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Bill C-51 targets First Nations activists

By: 
John Bell

March 30, 2015

In the confusion immediately following the shooting on Parliament Hill in October 2014, Globe and Mail reporter Bill Curry sent the following tweet: “Eyewitnesses say suspect has long dark hair and two said he appeared to be aboriginal.” Aside from the racist stereotyping perpetuated by both bystanders and reporter, this speaks to the level of official animosity, suspicion and fear directed to First Nations communities and activists. This will only be heightened by the anti-terrorism legislation (Bill C-51) now before parliament.
 
Pam Palmater, a Mi’kmaq activist, lawyer and professor at Toronto’s Ryerson University is unequivocal: "Any activity by anyone in Canada which relates to or poses a potential threat to things like the economy, critical infrastructure, diplomatic relations, territorial integrity and sovereignty of all things, can be on this terror list.” That means that those defending First Nations sovereignty are automatically criminalized for refusing to recognize the supremacy of the colonial state.
 
Criminalizing Indigenous dissent
Even without C-51, Palmater has been subjected to surveillance and harassment because of her support for Idle No More. “I wrote an access to information request to CSIS (the Canadian Security Intelligence Service), National Defence, the RCMP and Indian Affairs to determine whether or not they were following (or) surveilling me in any way and three out of the group all confirmed that they were,” she told CTV news. “They are already spying on me. So right now, without this anti-terrorism bill, my rights are already being violated.”
 
In her brilliant written submission to the Bill C-51 hearings, veteran Kanien’kehá:ka (Mohawk) activist and artist Ellen Gabriel points to the same, long history of police spying and surveillance dating to her involvement in the Oka Crisis in 1990. She argues that the colonialist Canadian government has always criminalized First Nations people who defend their rights and their lands.
 
She writes: “It has been mentioned by the government of Canada that this Bill is to protect its citizens from those who are a threat to ‘… the sovereignty, security or territorial integrity of Canada or the lives or the security of the people of Canada’ . However, as previously mentioned, the incessant criminalizing of Indigenous peoples who defend their lands from development perpetuates the historic injustices designed to undermine and devalue the hope for a peaceful co-existence for the sake of economic and energy security.”
 
Legal opinion supports these voices. Michael McClurg and Senwun Luk, attorneys with Olthuis, Kleer and Townshend law firm, have analyzed C-51 and conclude it gives the government a “blank cheque” to criminalize indigenous dissent. They identify the crux of the Bill, that sets it apart from existing laws: “The proposed law takes the existing power of the government to arrest someone without a warrant if law enforcement think a terrorist act ‘will be carried out’, and gives the police to arrest someone if they think a terrorist act ‘may be carried out’. The government’s defenders have tried to assuage critics by arguing that Canadians can trust the government not to abuse its broad new powers. Yet as Canada’s indigenous citizens know full well, this government has had few qualms about labelling its critics from indigenous communities as enemies of the government and of the country generally.”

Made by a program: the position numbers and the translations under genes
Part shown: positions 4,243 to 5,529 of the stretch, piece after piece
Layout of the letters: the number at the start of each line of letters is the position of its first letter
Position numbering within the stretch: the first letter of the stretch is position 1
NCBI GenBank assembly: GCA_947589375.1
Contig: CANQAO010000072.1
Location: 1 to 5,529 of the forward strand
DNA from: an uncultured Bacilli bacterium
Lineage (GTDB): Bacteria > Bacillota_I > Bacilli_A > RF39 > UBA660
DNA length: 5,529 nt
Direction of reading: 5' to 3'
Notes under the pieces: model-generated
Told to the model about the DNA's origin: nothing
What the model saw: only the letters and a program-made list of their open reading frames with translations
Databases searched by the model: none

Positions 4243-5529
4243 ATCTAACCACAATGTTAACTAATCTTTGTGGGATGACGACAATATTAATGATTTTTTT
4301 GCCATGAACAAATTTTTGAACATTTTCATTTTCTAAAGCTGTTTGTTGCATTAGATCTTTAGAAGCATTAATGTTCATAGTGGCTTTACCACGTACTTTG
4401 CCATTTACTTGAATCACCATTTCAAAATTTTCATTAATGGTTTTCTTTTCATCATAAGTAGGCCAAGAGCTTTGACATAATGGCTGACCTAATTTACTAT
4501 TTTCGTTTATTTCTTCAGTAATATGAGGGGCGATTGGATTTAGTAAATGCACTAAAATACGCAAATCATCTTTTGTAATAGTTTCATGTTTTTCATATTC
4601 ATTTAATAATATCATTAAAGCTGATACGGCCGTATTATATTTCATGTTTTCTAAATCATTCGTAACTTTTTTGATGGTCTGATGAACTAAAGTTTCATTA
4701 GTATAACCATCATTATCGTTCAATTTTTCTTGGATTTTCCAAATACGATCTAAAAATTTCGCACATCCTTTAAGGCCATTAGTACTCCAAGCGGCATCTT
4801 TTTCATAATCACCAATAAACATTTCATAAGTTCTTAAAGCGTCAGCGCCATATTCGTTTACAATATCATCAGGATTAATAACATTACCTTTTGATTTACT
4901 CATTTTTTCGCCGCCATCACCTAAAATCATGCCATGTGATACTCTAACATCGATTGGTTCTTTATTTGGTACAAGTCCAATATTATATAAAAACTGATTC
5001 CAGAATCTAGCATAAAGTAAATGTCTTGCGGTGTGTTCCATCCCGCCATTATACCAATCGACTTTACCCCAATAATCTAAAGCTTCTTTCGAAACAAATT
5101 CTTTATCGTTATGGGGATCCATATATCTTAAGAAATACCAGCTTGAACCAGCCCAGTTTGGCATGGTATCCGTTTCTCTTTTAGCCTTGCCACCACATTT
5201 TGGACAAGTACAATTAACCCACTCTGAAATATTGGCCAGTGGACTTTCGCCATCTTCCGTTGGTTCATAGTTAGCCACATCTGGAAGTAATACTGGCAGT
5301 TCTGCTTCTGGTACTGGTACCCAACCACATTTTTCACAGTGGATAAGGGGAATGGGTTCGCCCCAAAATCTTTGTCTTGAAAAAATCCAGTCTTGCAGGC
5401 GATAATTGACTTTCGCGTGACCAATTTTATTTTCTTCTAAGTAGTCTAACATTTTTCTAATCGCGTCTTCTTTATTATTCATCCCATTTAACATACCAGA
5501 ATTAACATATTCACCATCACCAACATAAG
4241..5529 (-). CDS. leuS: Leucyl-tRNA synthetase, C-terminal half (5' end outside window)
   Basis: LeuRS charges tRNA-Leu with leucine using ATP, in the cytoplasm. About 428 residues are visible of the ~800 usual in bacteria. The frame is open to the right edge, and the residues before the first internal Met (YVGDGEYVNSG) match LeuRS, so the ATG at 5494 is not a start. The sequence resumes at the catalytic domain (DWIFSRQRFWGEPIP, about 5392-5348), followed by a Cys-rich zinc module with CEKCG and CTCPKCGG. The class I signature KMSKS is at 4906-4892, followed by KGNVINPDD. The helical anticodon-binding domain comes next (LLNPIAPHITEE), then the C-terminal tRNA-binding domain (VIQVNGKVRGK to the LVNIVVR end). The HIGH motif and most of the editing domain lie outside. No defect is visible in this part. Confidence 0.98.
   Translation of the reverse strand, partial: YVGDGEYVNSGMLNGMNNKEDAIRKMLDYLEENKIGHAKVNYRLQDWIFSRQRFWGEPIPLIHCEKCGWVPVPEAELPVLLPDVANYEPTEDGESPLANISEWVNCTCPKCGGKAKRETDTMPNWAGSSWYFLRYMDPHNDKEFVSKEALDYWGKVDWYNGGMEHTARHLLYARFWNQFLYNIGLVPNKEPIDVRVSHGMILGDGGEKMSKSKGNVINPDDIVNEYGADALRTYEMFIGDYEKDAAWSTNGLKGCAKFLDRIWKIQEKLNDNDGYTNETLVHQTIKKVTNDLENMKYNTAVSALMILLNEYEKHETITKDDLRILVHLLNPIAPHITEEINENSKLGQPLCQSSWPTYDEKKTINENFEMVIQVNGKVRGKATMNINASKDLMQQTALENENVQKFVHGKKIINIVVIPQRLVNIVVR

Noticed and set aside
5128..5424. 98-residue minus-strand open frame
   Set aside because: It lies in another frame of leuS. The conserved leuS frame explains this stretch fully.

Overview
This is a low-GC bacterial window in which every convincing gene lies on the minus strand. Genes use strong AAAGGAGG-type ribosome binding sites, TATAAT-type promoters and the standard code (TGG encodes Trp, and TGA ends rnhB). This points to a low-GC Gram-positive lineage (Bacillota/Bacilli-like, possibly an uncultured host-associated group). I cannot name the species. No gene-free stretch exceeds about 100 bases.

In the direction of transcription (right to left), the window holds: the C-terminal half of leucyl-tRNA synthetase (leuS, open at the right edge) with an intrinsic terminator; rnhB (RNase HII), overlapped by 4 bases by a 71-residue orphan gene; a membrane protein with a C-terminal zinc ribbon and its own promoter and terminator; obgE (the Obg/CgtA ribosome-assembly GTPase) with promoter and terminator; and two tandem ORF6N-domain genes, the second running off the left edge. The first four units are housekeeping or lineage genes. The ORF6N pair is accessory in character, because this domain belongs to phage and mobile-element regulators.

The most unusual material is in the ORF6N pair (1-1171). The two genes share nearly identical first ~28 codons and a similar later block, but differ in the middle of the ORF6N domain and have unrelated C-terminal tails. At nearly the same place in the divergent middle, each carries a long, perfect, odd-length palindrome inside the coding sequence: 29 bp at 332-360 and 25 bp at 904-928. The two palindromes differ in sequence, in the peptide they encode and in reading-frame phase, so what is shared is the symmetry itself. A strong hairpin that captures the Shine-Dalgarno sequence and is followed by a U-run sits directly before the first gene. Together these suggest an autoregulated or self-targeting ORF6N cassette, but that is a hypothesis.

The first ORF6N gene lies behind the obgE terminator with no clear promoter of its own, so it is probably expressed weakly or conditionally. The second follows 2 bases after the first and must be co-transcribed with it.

They have that right. During the hearings into C-51, the government’s tactic was to launch ad hominem attacks on all critics–environmental groups, civil liberty organizations, Muslim groups and First Nations speakers–accusing them of sympathizing with terrorism.
 
Kill the Bill
The Harper Tories have announced that they will accept a number of amendments Bill C-51. In part, this is due to a massive wave of opposition, rallies and teach-ins all across the country. Popular support for the Bill has plummeted as people have seen how much unrestricted power it grants to domestic spy agencies.

But it also fits with tried and true Tory strategy. Time and again they have introduced sweeping legislation, faced popular outcry, granted a few cosmetic concessions, demobilized the opposition and got away with what they wanted.
 
We can’t let it happen again. No amendments can salvage C-51. Running through the very heart of the Bill is language defining terrorism so vaguely that the term can be applied to almost anyone who acts to oppose government policy.
 
In recent days we have witnessed a frightening level of police violence in Quebec, directed at peaceful protests against government austerity measures. It seems that even before it is passed, the tabling of Bill C-51 has emboldened the state and police, determined to stamp out popular opposition before it can grow.
 
Opposing Bill C-51 must continue, and we have to connect that fight to the ongoing opposition to austerity and war. Harper knows these things are tied together. We can do no less.
 
If you like this article, register for Rage Against the System, a weekend conference of ideas to change the world, April 24-26 in Toronto. Sessions include "Stopping Harper's agenda," "Colonialism and Indigenous resistance," and "Quebec against austerity"

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